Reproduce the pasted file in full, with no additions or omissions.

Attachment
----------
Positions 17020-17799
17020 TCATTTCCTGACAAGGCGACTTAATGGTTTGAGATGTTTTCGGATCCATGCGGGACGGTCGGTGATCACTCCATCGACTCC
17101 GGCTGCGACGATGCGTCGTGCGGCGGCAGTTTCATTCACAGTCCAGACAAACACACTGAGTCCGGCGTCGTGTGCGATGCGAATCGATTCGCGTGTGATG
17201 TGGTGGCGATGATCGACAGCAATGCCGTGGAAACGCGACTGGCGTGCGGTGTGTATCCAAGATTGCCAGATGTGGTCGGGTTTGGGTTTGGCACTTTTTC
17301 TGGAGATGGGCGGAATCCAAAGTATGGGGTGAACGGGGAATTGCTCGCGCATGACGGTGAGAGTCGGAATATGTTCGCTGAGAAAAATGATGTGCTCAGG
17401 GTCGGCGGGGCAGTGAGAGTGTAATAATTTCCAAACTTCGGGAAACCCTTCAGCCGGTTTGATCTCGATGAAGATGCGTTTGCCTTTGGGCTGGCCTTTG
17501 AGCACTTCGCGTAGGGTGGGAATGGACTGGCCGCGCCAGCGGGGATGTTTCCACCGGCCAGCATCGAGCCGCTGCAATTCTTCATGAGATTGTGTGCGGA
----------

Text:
Positions 17020-17799
17020 TCATTTCCTGACAAGGCGACTTAATGGTTTGAGATGTTTTCGGATCCATGCGGGACGGTCGGTGATCACTCCATCGACTCC
17101 GGCTGCGACGATGCGTCGTGCGGCGGCAGTTTCATTCACAGTCCAGACAAACACACTGAGTCCGGCGTCGTGTGCGATGCGAATCGATTCGCGTGTGATG
17201 TGGTGGCGATGATCGACAGCAATGCCGTGGAAACGCGACTGGCGTGCGGTGTGTATCCAAGATTGCCAGATGTGGTCGGGTTTGGGTTTGGCACTTTTTC
17301 TGGAGATGGGCGGAATCCAAAGTATGGGGTGAACGGGGAATTGCTCGCGCATGACGGTGAGAGTCGGAATATGTTCGCTGAGAAAAATGATGTGCTCAGG
17401 GTCGGCGGGGCAGTGAGAGTGTAATAATTTCCAAACTTCGGGAAACCCTTCAGCCGGTTTGATCTCGATGAAGATGCGTTTGCCTTTGGGCTGGCCTTTG
17501 AGCACTTCGCGTAGGGTGGGAATGGACTGGCCGCGCCAGCGGGGATGTTTCCACCGGCCAGCATCGAGCCGCTGCAATTCTTCATGAGATTGTGTGCGGA